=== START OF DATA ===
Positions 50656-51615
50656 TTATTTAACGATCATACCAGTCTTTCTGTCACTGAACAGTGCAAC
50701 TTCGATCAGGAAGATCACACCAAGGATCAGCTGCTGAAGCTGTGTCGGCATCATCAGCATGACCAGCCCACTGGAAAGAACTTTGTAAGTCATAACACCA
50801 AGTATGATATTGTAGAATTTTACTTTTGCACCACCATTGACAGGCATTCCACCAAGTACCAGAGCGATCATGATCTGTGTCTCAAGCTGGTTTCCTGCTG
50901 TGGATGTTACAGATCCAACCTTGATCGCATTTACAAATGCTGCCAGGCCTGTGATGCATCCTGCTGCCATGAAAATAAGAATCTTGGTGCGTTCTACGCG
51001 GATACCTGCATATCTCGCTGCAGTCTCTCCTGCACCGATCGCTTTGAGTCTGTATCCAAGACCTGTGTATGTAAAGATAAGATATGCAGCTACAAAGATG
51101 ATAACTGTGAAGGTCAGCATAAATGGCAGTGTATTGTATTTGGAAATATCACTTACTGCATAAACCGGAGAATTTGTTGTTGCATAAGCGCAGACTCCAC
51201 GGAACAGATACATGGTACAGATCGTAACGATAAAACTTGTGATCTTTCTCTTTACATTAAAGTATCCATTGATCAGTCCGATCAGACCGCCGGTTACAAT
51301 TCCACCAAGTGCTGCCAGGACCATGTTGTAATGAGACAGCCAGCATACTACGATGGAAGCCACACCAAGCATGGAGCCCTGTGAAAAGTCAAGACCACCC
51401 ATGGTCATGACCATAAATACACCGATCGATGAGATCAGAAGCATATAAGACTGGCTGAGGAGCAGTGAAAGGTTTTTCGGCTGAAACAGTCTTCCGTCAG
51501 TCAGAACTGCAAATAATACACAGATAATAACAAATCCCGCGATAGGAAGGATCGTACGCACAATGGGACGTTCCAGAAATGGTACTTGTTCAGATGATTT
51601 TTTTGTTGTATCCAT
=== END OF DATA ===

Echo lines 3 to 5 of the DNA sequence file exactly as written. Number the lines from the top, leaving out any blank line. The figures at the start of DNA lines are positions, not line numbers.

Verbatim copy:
50701 TTCGATCAGGAAGATCACACCAAGGATCAGCTGCTGAAGCTGTGTCGGCATCATCAGCATGACCAGCCCACTGGAAAGAACTTTGTAAGTCATAACACCA
50801 AGTATGATATTGTAGAATTTTACTTTTGCACCACCATTGACAGGCATTCCACCAAGTACCAGAGCGATCATGATCTGTGTCTCAAGCTGGTTTCCTGCTG
50901 TGGATGTTACAGATCCAACCTTGATCGCATTTACAAATGCTGCCAGGCCTGTGATGCATCCTGCTGCCATGAAAATAAGAATCTTGGTGCGTTCTACGCG